Who will be first?
Instead, whoever wants to become great among you must be your servant, and whoever wants to be first must be your slave – just as the Son of Man did not come to be served, but to serve, and to give his life as a ransom for many.
Jesus' exhortation to become a servant came at a time where two of the disciples were vying for a position of honor at the greatest party in the entire universe...not an exaggeration. The sons of Zebedee, James and John, were asking for positions of authority and power when Jesus finally overturns the Roman empire and establishes his kingdom on earth. They missed the first key of the kingdom is that it is not a kingdom of this world, but of heaven.
The kingdom of heaven is not glamorous or attractive. Jesus daily lived with the authority of the heavenly kingdom and did not have earthly riches or popularity. The opposite was true. The more Jesus preached the heavenly kingdom, the fewer the followers. "Yet to all who did receive him, to those who believed in his name, he gave the right to become children of God—" (John 1:12, NIV). It was not until Pentecost that the kingdom of heaven would be experienced, in part, on earth. Those precious sons of Zebedee would realize the foolish thing they had requested and began to live a life of power and authority unlike anything they could have imagined. They would eventually "drink the bitter cup of suffering" when persecution began in earnest toward the early Church, but hopefully, they were equipped with the attitude of Christ.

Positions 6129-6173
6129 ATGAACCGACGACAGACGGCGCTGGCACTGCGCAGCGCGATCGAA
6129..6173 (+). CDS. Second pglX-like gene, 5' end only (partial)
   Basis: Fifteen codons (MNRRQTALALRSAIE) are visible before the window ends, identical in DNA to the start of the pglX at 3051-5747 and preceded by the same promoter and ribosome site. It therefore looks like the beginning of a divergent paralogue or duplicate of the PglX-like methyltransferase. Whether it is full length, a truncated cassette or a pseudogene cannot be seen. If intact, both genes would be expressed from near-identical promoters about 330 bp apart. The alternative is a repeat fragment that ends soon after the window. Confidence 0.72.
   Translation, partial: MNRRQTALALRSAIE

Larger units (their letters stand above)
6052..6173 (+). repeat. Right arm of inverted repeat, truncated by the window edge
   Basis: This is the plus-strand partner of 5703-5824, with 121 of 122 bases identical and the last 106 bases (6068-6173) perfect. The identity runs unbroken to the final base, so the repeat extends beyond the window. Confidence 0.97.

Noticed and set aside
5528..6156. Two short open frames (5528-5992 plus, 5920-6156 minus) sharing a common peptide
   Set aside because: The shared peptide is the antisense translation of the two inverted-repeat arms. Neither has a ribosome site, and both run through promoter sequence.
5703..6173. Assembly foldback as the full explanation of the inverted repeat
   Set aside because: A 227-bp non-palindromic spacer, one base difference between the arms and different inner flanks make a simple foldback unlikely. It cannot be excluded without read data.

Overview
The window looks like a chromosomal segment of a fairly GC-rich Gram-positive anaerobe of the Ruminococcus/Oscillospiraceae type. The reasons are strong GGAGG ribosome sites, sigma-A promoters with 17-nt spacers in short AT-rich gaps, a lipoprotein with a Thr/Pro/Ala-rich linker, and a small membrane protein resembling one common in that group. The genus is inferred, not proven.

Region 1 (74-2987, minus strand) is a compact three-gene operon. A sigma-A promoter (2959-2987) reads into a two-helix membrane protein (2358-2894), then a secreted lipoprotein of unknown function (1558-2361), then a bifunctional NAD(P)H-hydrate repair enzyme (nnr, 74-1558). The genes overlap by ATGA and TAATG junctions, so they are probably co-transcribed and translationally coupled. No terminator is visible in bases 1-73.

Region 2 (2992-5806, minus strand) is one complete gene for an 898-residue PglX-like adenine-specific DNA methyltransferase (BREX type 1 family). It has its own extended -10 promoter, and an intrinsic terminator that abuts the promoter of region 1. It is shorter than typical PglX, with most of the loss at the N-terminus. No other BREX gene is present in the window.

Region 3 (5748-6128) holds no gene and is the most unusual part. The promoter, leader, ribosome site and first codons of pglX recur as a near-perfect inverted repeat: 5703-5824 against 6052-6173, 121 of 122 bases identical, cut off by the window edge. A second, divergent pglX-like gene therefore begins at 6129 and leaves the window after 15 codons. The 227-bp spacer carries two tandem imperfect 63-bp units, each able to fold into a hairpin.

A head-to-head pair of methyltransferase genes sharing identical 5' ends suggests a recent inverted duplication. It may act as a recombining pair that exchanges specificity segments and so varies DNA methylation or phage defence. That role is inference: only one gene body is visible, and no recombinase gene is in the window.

Even today, these kingdom principles of power and servanthood sail over the heads of Christian leaders. They feel as if they should be getting credit when ministry is going well and want to call down fire when it is not (also James and John in Luke 9). Thankfully, the surrendered leader will hear God's voice reminding them they cannot have the power of his Holy Spirit without or the bitter cup of suffering without the attitude of Jesus. "Who, being in very nature a God, did not consider equality with God something to be used to his own advantage rather, he made himself nothing by taking the very nature of a servant (Phil. 2:6-7, NIV).